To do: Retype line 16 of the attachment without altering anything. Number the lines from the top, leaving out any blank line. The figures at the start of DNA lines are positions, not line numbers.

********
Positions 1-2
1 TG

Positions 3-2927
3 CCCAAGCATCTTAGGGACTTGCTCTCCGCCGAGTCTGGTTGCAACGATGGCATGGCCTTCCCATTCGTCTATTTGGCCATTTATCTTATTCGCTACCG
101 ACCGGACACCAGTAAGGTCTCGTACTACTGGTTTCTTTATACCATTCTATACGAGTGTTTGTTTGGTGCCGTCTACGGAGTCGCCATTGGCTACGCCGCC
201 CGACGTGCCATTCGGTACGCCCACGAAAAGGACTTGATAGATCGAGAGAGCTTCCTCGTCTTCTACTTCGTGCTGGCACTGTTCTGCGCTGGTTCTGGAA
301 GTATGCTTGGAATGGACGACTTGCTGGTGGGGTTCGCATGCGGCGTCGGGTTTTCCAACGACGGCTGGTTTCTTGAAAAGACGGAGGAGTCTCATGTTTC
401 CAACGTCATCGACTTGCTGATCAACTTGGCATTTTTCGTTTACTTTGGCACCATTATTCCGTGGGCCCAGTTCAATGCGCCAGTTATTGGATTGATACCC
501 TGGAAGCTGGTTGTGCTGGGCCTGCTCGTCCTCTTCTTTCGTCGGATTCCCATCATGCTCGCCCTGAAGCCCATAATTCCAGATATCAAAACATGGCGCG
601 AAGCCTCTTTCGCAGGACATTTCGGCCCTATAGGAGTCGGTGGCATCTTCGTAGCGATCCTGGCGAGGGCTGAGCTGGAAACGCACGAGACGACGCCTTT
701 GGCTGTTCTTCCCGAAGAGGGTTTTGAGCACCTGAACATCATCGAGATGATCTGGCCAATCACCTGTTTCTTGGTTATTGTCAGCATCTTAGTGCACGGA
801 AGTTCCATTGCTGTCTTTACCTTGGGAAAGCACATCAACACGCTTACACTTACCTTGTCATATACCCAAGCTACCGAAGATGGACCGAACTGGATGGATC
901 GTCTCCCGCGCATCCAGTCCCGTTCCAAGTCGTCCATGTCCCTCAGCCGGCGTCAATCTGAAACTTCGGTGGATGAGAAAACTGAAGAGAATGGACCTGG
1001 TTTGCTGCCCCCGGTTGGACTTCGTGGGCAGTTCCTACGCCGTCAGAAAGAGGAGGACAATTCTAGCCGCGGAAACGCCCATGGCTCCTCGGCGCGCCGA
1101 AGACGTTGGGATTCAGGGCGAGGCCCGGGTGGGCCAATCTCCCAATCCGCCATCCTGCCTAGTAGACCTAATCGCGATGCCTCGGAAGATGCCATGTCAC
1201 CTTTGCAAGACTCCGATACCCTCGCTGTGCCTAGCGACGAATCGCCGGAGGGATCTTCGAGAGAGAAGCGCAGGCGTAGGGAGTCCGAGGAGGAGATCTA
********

1201 CTTTGCAAGACTCCGATACCCTCGCTGTGCCTAGCGACGAATCGCCGGAGGGATCTTCGAGAGAGAAGCGCAGGCGTAGGGAGTCCGAGGAGGAGATCTA